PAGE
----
Is It Time To Invest in Solar Stocks?

Mr. Lynch what do you think of the general stock market at this time and more specifically about solar stocks in particular? Thanks. — Larry D., Ridgefield CT

Larry thanks for your note.  Your question is basically identical to 80% of the questions I have been getting recently. I guess these two topics are on everyone’s mind.

In my last article in REW.com, Solar Stocks: Factoring in the Boom and Bust Cycle of the Market, I mentioned that I thought that the “gloom and doom” was so pervasive that a turn in the market was warranted since stocks were very oversold. Here is what I said:

Earlier in this month (March 2009) the Dow Jones Industrial Index recorded a twelve-year low and the media was full of doom and gloom. This terrible news was all over the financial press, accompanied by scenarios of more of the same to come. In fact, the recent survey from the American Association of Individual Investors (AAII) had fallen to the most bearish level in history – 70% of those surveyed felt that the direction of the market would be down over the next 6 months.

If one looked closer they would see that the “real” picture was not quite as terrible. There are two interesting items below to take note of from an historical perspective. Remember the bottom of a market is always, by definition, the period of greatest fear. I have been a student of the market since 1975 and I can assure you that there is plenty of fear out there now.

1.     The last two times the stock market hit a 12-year low was in 1974 and 1932. Both of these times proved to be once in a life time buying opportunities.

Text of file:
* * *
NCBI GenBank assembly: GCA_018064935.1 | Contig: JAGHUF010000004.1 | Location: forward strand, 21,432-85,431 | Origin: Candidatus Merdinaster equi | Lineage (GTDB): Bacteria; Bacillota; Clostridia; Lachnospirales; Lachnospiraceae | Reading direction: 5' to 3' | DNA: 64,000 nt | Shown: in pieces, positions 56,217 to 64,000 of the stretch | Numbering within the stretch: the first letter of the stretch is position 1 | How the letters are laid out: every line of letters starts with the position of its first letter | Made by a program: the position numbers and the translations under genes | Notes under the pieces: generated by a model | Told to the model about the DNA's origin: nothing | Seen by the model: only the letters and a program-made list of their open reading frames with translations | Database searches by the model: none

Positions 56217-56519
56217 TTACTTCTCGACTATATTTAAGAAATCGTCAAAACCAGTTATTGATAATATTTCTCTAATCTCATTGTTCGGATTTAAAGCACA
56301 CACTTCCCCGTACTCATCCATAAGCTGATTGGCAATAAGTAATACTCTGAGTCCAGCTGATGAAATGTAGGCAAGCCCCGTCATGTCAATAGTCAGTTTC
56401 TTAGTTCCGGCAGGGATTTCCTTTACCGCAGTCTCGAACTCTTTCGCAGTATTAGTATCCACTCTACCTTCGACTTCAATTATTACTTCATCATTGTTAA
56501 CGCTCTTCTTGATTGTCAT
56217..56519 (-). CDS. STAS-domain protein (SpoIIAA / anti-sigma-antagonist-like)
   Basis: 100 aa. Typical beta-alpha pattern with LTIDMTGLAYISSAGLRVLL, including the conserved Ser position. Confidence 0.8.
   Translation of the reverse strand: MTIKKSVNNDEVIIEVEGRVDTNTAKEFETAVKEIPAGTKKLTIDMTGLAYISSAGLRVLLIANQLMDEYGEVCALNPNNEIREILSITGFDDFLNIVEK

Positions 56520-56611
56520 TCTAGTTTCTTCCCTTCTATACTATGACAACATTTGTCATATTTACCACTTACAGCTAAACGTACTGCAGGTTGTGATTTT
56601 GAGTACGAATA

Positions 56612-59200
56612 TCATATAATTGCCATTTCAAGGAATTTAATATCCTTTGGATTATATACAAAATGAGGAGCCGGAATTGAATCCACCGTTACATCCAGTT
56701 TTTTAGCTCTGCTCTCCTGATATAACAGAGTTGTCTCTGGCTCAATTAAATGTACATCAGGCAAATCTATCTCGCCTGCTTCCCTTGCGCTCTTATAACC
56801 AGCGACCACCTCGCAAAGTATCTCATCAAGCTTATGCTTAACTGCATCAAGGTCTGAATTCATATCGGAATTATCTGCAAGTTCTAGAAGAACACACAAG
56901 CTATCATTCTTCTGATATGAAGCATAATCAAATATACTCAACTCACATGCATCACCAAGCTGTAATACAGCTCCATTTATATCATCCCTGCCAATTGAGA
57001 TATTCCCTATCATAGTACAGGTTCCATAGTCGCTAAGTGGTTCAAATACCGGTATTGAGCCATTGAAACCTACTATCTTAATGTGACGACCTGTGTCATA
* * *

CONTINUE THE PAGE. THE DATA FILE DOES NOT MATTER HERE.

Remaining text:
2.     The previous record of fear by the AAII survey (67% bearish) was October of 1990, the very beginning of the great bull market of the 1990’s.

Nothing is 100% for sure, as we all know. But I think we are either at a significant bottom or very close to it. Everything is so “oversold” at this time, that I think the worst case is that we get a significant rally in what could still be a bear market.

Since that prescient article the general markets have basically turned around and are up an average of 10%.  On the other hand, solar stocks have literally exploded and are up an average of close to 40%.

Solar Stock Performance since 17 March 2009

Symbol

Curr Value

$Change

%Change

 

 

 

 

AKNS

1.14

0.45

65

ASTI

4.35

0.86

24

CSIQ

5.71

1.71

42.75

CSUN

2.7

1.05

63.64

DSTI

1.26

0.19

17.75

EMKR

1.11

0.34

44.15

ENER

14.65

0.5

3.53

ESLR

2.14

0.8

59.70

FSLR

140.14

24.18

20.85

JASO

3.04

0.77

33.92

LDK

7.43

2.99

67.34

RSOL

1.66

-0.29

-14.87

SOL

3.08

0.87

39.36

SOLF

4.09

1.16

39.59

SOLR

6.46

2.3

55.29

SPIR

5.54

0.98

21.49

SPWRA

25.3

4.39

20.99

STP

13.26

6.5

96.15

TSL

12.61

4.89

63.34

WFR

14.03

-0.39

-2.704

YGE

6.21

2.3

58.82

 

 

 

 

Average Gain = 39%

As you all know from previous articles the solar industry sector has always has a BETA much higher than the market in general. In other words, it moves with significantly more volatility in both directions than the average stock or the market indexes.  In this most recent case the solar sector moved close to 4-fold higher than the general market. A move such as this is more than likely NOT sustainable.

In regard to the general market, I think it is probably due for a correction, but I do think it is working to form a solid base for further advances and continues to have selected buying opportunities.

I also said in the article of 17 March 2009:

At the current time, 3 of the 35 solar stocks I follow are above their 50-day moving average. On the other hand 92% of the stocks (32 of 35) are below their 50-day moving average. This clearly tells me to exercise extreme caution in the solar sector.